Destination guide: Easter Island (Rapa Nui)

Discover Easter Island (Rapa Nui)

Fly to Easter Island and lose yourself in its spectacular geography, enigmatic sites and exquisite cuisine. Feel the magic of Rapa Nui and marvel at the moai statues and archeological remains of this cultural legacy.

Ahu Akahanga

"Ahu" means platform in Rapa Nui, and there are several such stages on the island that showcase moais of different sizes and distribution. Located on the southeastern side, Ahu Akahanga is a prominent site namely because the first king or ariki, Hotu Matu'a, is thought to have been buried here in the 4th century. Measuring 18 meters (59 feet) long by 3.25 meters (10.5 feet) wide, this ahu displays 13 moais that were previously toppled.

Ahu Te Pito Kura

Situated on the northern coast, this moai represents the largest statue erected on an ahu, standing 10 meters (33 feet) high and weighing 85 tons. This moai is thought to be the last statue that fell, circa 1840. Nearby, a large spherical rock can be seen which is identified as the navel of the world. According to legend, it was brought by king Hotu Matu'a.

Ahu Uri a Urenga

Located near Hanga Roa, this platform boasts the only moai that faces east to the very spot where the sun rises on the winter solstice. This astronomical event marks the beginning of winter and of several tapus or seasonal bans across the island, such as fishing.

Ahu Tongariki

The island's largest ceremonial site is 200 meters (656 feet) long and was built between 900 and 1000 CE. The area showcases 15 moais, the largest of which are some 14 meters (46 feet) high. It is located 20 kilometers (12 miles) from Hanga Roa.

Ahu Akivi

Perched on the slopes of the Maunga Tereveka Volcano, this platform consisted of seven moais, all of which were sent by king Hotu Matu'a. The peculiarity of this ahu is that the statues look out to sea which is unique given that all of the other moais gaze inward to protect the people.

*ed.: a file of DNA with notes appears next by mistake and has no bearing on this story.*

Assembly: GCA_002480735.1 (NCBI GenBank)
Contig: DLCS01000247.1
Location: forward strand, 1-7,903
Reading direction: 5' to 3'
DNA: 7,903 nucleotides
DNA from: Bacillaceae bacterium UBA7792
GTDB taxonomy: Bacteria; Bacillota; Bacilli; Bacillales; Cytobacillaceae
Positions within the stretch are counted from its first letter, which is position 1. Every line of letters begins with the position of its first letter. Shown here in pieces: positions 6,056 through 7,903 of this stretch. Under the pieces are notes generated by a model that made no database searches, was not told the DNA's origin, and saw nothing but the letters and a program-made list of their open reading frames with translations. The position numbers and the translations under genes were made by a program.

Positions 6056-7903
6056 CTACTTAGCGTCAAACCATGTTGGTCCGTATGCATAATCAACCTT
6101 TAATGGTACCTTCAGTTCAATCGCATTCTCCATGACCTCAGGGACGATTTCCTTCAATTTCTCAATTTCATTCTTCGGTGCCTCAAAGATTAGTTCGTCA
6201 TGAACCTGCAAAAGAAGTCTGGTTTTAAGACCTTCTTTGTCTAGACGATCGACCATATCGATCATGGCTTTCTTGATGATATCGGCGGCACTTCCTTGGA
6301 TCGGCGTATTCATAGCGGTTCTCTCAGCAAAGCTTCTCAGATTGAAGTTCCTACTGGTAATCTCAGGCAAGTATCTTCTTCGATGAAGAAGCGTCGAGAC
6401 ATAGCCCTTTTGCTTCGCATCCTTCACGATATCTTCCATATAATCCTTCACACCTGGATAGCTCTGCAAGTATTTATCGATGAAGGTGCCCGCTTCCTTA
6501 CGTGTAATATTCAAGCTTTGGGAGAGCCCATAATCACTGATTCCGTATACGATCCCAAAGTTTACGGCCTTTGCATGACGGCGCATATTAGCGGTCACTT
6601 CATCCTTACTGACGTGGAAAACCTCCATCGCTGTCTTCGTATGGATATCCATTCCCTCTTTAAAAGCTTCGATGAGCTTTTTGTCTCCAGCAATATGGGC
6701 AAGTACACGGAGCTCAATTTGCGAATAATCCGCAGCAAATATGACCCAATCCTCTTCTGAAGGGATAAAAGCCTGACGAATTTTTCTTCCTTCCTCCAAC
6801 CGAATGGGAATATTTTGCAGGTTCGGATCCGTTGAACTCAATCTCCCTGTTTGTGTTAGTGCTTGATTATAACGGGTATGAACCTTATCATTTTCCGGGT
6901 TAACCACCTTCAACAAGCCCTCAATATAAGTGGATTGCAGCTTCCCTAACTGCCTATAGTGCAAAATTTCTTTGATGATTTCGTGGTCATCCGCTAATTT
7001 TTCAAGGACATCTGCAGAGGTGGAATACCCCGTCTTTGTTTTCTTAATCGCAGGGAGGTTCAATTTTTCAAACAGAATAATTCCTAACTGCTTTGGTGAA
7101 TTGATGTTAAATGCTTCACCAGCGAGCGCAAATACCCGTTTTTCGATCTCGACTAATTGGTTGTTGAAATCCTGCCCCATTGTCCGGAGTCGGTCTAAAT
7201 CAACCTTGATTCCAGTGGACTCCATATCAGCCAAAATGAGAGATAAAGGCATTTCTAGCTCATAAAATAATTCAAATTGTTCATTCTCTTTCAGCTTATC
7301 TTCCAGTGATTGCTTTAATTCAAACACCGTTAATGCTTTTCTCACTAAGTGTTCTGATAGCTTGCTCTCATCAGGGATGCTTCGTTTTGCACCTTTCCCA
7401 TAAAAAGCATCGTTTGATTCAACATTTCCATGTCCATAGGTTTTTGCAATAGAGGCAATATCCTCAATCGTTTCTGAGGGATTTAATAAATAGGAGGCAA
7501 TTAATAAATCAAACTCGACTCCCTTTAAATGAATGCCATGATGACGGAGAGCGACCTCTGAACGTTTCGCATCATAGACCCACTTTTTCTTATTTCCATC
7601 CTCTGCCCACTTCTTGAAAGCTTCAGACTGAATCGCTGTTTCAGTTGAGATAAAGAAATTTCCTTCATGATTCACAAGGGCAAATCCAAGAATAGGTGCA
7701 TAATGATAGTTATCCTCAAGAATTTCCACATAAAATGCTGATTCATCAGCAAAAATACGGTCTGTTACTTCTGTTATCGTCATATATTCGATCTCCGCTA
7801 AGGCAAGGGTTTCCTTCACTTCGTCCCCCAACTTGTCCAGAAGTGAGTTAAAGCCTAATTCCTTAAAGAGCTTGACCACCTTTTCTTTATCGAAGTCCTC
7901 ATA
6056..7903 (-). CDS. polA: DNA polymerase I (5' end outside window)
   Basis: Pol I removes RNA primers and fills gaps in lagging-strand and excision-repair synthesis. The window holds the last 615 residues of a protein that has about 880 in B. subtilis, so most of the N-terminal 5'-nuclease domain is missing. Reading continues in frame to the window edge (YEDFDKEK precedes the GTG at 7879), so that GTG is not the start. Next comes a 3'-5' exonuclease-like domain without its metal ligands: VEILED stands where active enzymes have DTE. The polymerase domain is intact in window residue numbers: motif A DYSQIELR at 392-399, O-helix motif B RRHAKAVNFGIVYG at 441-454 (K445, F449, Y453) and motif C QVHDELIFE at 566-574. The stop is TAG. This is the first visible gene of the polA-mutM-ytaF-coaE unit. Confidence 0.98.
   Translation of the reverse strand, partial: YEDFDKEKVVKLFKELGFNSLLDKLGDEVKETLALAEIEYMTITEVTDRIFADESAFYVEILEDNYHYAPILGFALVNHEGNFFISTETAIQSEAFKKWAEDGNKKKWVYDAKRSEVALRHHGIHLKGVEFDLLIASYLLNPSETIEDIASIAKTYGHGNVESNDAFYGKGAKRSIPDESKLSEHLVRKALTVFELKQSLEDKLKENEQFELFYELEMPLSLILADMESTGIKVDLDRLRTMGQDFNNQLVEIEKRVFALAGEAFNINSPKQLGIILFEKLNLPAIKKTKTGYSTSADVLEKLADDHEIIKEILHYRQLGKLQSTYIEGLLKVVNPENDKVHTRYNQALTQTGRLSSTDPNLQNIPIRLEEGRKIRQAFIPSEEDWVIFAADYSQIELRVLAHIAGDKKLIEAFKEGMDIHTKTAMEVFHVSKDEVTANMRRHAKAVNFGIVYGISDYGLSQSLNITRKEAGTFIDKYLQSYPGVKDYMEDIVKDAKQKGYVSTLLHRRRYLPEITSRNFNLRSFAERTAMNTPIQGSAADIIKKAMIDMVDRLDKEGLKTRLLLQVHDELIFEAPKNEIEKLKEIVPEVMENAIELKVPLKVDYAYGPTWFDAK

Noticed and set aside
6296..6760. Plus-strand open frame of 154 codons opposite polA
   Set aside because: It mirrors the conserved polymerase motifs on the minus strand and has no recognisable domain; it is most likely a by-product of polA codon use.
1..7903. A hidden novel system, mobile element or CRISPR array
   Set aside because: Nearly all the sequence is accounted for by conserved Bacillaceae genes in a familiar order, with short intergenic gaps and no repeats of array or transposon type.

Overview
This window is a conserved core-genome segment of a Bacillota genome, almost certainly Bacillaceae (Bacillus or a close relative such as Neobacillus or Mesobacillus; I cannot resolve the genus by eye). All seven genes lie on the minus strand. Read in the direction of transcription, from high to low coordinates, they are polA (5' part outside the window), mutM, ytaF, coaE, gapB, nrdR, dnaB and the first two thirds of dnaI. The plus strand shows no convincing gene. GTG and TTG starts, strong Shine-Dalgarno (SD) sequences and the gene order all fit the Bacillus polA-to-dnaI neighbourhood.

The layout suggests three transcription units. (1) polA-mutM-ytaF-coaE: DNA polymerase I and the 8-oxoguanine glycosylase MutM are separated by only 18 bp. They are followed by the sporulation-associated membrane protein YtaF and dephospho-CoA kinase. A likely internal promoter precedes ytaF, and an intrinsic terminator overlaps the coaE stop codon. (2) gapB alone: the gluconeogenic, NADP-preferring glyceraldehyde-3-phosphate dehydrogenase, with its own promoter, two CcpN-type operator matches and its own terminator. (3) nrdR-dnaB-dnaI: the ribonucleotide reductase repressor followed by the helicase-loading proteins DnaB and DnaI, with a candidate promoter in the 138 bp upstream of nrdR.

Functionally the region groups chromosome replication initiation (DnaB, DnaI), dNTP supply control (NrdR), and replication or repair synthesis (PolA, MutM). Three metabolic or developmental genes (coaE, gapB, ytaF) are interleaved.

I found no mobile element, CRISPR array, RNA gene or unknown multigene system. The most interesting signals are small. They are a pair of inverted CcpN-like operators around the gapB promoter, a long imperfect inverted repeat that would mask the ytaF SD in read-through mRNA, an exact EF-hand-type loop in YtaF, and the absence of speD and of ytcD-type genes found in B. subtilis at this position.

Bahía de la Perousse o Hanga Hoonu

In the native language, the name of this fishing cove means "home of sea turtles". Located 27 kilometers (17 miles) from Hanga Roa, the cove's surroundings feature two stone towers that the island's ancient settlers used for watching the arrival of the turtles. They are still used as a lookout to this day.


In the native language, the name of this ceremonial center means "messenger place" because of the migratory birds. Orongo was the center of the Tangata-Manu or birdman cult. The village was the site of competitions where a member of each family would swim to the small island of Motu Nui to retrieve an egg from the nest of the Manutara bird, scale the cliffs of Rapa Nui, and upon returning to Orongo, present the egg to the king. The winner and his family were awarded a magical power for the coming year.


Anakena is Rapa Nui's loveliest beach. Situated 30 kilometers (18.5 miles) to the northeast of Hanga Roa and stretching 100 meters (328 feet) along the coast, the turquoise waters and white sands are hemmed in by palm trees, resulting in an idyllic paradise.

Legend says that the island kings inhabited this place, watched over by seven moais that - as opposed to the other statues on the island - wear headdresses. The ahu where they are located is called Nau Nau and was restored in the late 1970's. Another ahu that overlooks the beach is Ature Huki, whose singular moai was the first to be raised back into place in 1955 using the ancient method.

The clear and tranquil waters of Anakena are ideal for snorkeling. With plenty of fish, algae and coral on display, visitors can admire the island's marine life in all its splendor.


Ovahe is a small beach with fine pink sands located one kilometer from Anakena. Its horseshoe shape provides a natural barrier as does the outlying reef. The clear waters are excellent for diving and snorkeling for an invigorating experience observing the marine flora and fauna, coral reef and lava rocks.

Museo Antropológico Padre Sebastián Englert

Located on Tahai Street, this museum offers a broad selection of artifacts demonstrating Rapa Nui's cultural legacy. It also boasts an important collection of photographs and music and a library with over 3,000 publications and the only female moai ever found on the island.

Moai Paro

Located on the northern coast, this moai stands nearly 10 meters (33 feet) tall and weighs approximately 82 tons, making this the tallest finished moai among the nearly 1,000 in existence.

Rapa Nui National Park

The beautiful landscape alone is a good reason to travel to Easter Island. In addition to being a designated UNESCO World Heritage Site, the Rapa Nui National Park covers more than 40% of the surface and is home to most of the 270 altars and nearly 1,000 moai statues on the island.

There are two dive centers on the island which can be found in the Hanga Roa cove, and a tour yacht which sets off from the same point. Visitors can travel 230 miles toward the Salas y Gomez Islands to continue their diving adventures.

Travel tips

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